Dragon Cyber-Hobby 1/72 DH-112 Venom NF-3
The RAF found itself needing a solid interim fighter to bridge the gap between the de Havilland Vampire and Gloster Meteor and newer swept-wing designs such as the Hawker Hunter. De Havilland stepped in with the DH-112 Venom, which added the more powerful de Havilland Ghost engine and refined the airframe to improve performance. The Venom FB1 entered service in 1952, and the final RAF Venom variant, the FB4, entered service in 1955.
The design lent itself well to the night fighter role, and it was not long after the first flight of the Venom that a night fighter design took shape. Utilizing the fuselage of the two-seat trainer fuselage that was also adapted to the Vampire NF10, the Venom NF2 first flew in 1950. Changes in radar systems and engine improvements led to the Venom NF3, which entered service in 1955. By 1957, though, more potent all weather fighters had arrived, and the last NF3 was retired, replaced by the Gloster Javelin.
When Cyber-Hobby released their Sea Venom FAW.21, I had hoped that we would see a Venom night fighter before long. Well, here it is, and as one might expect, it shares quite a bit with that original Sea Venom release. Molded in light gray plastic, the kit features recessed panel lines, a Ghost engine, and colorful markings for two aircraft.
Right off on opening the box, I noticed that the plastic is pretty much identical to the Sea Venom, with just the addition of a few new parts to build the Venom NF3. So, in essence, you are converting a Sea Venom back to a Venom here. The biggest step here is to chop off the rear end of the fuselage and graft on the new Venom NF3 pieces. There are cut lines on the inside of these parts, but these kind of arrangements are always more challenging than they initially appear. Go slow and test fit often to avoid needing filler here.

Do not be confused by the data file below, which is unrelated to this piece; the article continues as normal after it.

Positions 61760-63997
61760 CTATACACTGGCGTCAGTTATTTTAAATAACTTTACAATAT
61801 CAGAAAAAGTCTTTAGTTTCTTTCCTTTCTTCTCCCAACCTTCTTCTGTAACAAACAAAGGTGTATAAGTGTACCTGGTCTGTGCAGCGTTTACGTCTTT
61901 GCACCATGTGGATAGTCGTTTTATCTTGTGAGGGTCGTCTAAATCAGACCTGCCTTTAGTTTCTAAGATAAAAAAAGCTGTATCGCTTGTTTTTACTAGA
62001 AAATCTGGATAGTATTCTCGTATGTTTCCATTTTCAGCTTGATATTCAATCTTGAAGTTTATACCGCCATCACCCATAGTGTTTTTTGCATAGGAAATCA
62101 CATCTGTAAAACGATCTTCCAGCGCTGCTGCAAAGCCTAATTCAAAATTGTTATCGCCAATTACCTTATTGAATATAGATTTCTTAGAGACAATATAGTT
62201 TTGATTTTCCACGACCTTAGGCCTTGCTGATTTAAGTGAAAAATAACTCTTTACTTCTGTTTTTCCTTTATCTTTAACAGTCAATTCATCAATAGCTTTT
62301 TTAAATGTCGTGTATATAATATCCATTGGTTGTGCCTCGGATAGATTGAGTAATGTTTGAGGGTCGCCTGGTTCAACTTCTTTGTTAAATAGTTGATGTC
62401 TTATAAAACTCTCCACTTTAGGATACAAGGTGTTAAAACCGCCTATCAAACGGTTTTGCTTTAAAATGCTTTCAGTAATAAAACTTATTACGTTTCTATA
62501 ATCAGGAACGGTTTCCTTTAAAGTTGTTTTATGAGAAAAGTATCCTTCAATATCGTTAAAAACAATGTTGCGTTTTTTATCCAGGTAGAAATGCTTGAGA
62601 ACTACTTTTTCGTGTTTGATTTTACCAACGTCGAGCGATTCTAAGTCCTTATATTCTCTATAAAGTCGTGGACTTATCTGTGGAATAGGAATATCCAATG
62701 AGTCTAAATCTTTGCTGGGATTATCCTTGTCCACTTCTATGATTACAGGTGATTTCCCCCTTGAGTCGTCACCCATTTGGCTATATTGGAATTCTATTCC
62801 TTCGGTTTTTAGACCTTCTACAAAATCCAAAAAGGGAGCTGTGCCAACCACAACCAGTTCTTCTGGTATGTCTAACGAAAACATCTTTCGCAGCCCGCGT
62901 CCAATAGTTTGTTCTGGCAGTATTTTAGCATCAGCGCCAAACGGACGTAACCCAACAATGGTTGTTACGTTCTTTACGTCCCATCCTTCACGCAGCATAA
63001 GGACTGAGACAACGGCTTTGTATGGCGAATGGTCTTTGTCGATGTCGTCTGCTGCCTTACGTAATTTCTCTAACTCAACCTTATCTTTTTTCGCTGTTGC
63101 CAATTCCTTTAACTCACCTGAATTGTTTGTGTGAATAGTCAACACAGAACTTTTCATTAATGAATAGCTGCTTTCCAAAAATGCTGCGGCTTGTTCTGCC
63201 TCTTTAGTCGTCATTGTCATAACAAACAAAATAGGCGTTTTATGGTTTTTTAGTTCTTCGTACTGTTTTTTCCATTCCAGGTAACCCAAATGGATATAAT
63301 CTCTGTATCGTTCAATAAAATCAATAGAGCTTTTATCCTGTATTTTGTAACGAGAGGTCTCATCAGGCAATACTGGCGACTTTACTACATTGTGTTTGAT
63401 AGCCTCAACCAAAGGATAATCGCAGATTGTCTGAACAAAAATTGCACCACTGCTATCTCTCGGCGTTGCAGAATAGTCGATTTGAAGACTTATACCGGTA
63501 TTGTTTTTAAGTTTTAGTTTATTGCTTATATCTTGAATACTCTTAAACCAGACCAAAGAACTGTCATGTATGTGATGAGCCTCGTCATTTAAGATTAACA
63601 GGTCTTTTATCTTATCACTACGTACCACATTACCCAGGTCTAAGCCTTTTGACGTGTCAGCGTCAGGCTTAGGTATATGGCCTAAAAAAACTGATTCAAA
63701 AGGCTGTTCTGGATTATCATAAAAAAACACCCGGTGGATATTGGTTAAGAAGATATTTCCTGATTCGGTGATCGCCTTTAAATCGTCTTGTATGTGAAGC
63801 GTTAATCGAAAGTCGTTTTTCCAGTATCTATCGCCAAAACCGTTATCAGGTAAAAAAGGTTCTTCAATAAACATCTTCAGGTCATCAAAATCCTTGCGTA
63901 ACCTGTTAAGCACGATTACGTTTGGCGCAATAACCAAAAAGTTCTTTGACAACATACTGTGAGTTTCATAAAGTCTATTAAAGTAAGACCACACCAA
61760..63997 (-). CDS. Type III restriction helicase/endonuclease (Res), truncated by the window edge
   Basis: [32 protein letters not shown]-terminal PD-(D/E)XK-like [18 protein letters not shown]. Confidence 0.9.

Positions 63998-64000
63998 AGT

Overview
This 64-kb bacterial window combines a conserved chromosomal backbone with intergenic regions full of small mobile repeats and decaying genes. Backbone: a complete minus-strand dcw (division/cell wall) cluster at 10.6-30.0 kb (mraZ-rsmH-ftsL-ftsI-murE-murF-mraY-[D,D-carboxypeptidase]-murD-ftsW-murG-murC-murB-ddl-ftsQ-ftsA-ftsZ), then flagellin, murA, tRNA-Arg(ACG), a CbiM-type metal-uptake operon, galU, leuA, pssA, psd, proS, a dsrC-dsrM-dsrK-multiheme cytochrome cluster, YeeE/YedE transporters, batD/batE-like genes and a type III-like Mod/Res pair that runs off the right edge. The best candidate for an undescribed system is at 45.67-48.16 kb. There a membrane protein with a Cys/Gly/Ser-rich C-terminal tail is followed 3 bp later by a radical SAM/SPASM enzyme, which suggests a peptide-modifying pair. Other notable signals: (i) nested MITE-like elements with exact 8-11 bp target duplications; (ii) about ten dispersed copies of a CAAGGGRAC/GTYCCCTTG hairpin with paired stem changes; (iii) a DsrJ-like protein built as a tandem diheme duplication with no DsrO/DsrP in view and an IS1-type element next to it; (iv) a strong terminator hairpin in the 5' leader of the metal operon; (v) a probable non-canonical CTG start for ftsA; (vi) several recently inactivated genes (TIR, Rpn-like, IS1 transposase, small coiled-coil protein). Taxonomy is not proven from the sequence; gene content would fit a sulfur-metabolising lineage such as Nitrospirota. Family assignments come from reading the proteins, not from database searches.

The main assembly includes the same cockpit as found in the Sea Venom FAW.21, which means that the seats are still a bit undersized. Perhaps with a closed canopy it won't be quite so apparent, though. The engine is nicely done, and having the top hatch open will help offset any potential problems with a poorly fitting rear section. The nose is separate, providing plenty of room for weight to keep this one on its landing gear, and there are two separate side panels as well. Like with the Sea Venom, the nose shape seems a bit off to my eye, but it isn't enough for me to warrant significant reshaping.
Moving on to the wings, these too are straight from the Sea Venom, which means they're designed to be folded. Of course, the land-based Venom NF3 did not have folding wings, so you'll be affixing these in the down position. The instructions do not mention filling in the wing fold panel lines, though, so you will need to consult your references and see what needs to be done there. The landing gear is actually the first step in the instructions, and these are nicely detailed and look quite sturdy.
With the kit together, it's time to turn towards camouflage and markings. The kit comes with two marking options, one RAF and one Swedish. The RAF example is from 125 Squadron, RAF Stradishall, in 1956, while the Swedish option is from F.1 Wing at Vasteras in 1959. The RAF example is described as camouflaged in Dark Green and Dark Sea Gray over Medium Sea Gray, and features a black nose and colorful 125 Squadron bars on the boom.
The Swedish option does not list the colors used, but that is not a great loss as you can't build that aircraft from this kit. The Swedish J33 was an export version of the Venom NF2, which used a different radar and had a very different nose shape. Early versions had the pointed tail and heavily framed canopy, but was later updated to the NF3 standard, including a slightly better Ghost engine. The radar, however, did not change, so the Swedish Venoms always had the early style radome. Changing this would require significant reshaping of the nose contours, from the windscreen forward.
Despite its flaws, this is still the best injection molded 1/72 Venom NF3 out there (granted, it's the only one, but still). For a straight up Venom NF3, it looks like it will build up into a decent representation of the type, but for those (like me) who were excited to see Swedish markings in the box, be prepared to do quite a bit more work. My thanks to Dragon USA for the review sample.